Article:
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Florida felons cannot vote in August primaries; status for November uncertain

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    The 11th U.S. Circuit Court of Appeals has approved Florida’s request for a full-court hearing of its arguments against a federal judge’s repeal of a state law that mandates felons pay legal obligations before their voting rights are restored.

The court also granted Gov. Ron DeSantis’ motion for a stay, suspending U.S. District Judge Robert Hinkle’s ruling in May that 2019’s Senate Bill 7066 was unconstitutional, allowing Florida’s 1.4 million felons to vote in 2020 elections.

That stay will be in place Aug. 11, when the court convenes to hear the state’s appeal, meaning felons cannot register by the July 20 deadline for the Aug. 18 state primaries.

Attorneys for the state argued in May that allowing Hinkle’s decision to stand while the appeal is being deliberated could “corrupt” the integrity of both elections.

In ceding to the state’s request for a full “en banc” initial hearing Wednesday, the entire 10-justice court agreed to be seated, including two DeSantis-appointed former Florida Supreme Court justices, Barbara Lagoa and Robert Luck, named to the federal judiciary this year.

SB 7066 was adopted in 2019 by Republican lawmakers at DeSantis’ request as “enacting legislation” after nearly 65 percent of Floridians approved Amendment 4 in November 2018.

Amendment 4 restored voting rights for felons, excluding those convicted of murder and sexual assault, after “completing sentences.”

DeSantis and GOP lawmakers insist “completing sentences” means resolving legal obligations, including court fees, fines and restitution, and “enabling legislation” was necessary to create that process.

During the year-long legal battle, Hinkle was critical of the state’s inability to actually create that process, one to determine how much felons owe and what their voting status is.

In his 125-page decision, Hinkle called SB 7066 a “pay-to-vote system” that imposes “a tax by any other name” and required the state ascertain how much a felon owes within 21 days of a status request or voting rights are automatically restored.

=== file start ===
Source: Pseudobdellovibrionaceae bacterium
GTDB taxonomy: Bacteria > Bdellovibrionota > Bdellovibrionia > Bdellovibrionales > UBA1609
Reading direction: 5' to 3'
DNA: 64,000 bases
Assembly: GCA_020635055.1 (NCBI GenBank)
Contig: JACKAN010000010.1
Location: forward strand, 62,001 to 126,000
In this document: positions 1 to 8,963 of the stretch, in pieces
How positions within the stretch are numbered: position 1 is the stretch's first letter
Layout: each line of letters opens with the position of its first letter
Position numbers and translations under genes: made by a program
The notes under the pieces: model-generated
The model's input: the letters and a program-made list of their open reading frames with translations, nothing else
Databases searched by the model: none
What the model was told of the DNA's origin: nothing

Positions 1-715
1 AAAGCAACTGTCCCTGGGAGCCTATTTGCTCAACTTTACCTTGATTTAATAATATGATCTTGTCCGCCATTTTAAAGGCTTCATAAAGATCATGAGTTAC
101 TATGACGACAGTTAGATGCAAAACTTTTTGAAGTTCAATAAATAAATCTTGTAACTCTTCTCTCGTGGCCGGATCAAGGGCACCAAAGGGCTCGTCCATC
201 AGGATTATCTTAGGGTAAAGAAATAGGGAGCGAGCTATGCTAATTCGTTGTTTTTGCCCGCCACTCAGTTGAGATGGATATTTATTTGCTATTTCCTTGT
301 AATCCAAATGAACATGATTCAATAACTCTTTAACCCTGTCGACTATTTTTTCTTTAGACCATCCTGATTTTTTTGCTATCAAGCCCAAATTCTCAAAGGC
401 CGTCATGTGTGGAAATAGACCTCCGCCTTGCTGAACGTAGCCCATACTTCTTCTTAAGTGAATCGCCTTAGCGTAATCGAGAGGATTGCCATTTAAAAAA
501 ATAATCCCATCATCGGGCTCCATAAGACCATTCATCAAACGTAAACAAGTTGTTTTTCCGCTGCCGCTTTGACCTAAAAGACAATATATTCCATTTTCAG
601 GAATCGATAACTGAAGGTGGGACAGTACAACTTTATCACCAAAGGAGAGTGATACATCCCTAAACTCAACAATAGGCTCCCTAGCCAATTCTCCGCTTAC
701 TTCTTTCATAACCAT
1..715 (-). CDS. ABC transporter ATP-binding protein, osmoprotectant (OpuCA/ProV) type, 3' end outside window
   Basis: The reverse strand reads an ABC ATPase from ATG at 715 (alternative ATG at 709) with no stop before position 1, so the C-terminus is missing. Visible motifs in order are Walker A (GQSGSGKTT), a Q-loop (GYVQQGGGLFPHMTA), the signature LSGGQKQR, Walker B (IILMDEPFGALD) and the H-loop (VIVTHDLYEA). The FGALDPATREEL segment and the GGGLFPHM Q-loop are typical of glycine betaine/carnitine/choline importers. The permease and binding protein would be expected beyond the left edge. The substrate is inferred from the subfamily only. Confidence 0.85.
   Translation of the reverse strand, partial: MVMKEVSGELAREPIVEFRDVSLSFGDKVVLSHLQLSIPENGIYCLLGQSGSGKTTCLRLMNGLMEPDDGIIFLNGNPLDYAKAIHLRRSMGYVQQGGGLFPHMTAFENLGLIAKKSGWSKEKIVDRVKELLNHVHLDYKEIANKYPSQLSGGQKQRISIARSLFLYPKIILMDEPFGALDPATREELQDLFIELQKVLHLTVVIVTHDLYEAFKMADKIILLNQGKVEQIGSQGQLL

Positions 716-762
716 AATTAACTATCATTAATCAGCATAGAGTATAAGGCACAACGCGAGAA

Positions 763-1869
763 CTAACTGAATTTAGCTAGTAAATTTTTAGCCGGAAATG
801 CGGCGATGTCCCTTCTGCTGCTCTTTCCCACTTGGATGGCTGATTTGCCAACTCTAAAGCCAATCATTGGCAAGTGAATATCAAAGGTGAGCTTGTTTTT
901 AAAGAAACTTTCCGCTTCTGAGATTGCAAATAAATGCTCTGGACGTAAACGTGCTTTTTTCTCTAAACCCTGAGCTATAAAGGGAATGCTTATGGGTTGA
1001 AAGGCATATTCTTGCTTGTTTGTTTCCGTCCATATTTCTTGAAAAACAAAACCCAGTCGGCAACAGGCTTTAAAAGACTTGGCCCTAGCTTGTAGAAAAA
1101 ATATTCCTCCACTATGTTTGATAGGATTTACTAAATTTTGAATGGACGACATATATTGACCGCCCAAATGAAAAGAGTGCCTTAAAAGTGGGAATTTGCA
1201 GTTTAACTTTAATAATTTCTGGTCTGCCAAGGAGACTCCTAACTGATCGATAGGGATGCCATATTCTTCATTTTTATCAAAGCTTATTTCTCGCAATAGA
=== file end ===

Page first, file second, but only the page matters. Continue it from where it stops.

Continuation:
In February, a three-judge 11th Circuit panel unanimously upheld Hinkle’s October ruling that SB 7066 denies voting rights of felons “genuinely unable” to pay court costs and upheld his injunction preventing the state from barring 17 plaintiffs from voting.

Hinkle later granted class certification for one consolidated case, Jones v. DeSantis.

On June 14, Hinkle denied Florida’s request to lift October’s injunction and to stay his May ruling.

In their successful bid to the 11th Circuit Court, state attorneys argued SB 7066 is not unconstitutional.

“Florida’s interest in punishing a felony is not satisfied until all terms of a felon’s sentence are completed in full,” the state’s brief said. “This is true whether the uncompleted term at issue is a period of incarceration or a fine and regardless of why the term remains unsatisfied.”

The American Civil Liberties Union, the Campaign Legal Center and the Brennan Center for Justice were among plaintiffs that argued against the stay and hearing.

“This is a set-back for voters’ rights,” the Campaign Legal Center said in a statement, adding it is “hopeful the full court of appeals will confirm once-and-for-all that wealth cannot determine a person’s eligibility to vote.”

“It doesn’t mean we’ve lost. It’s just a stay,” Brennan Center for Justice Senior Counsel Sean Morales-Doyle told reporters. “But it means there’ll be a lot of people unsure about their eligibility to vote and unable to figure out if they are eligible.”

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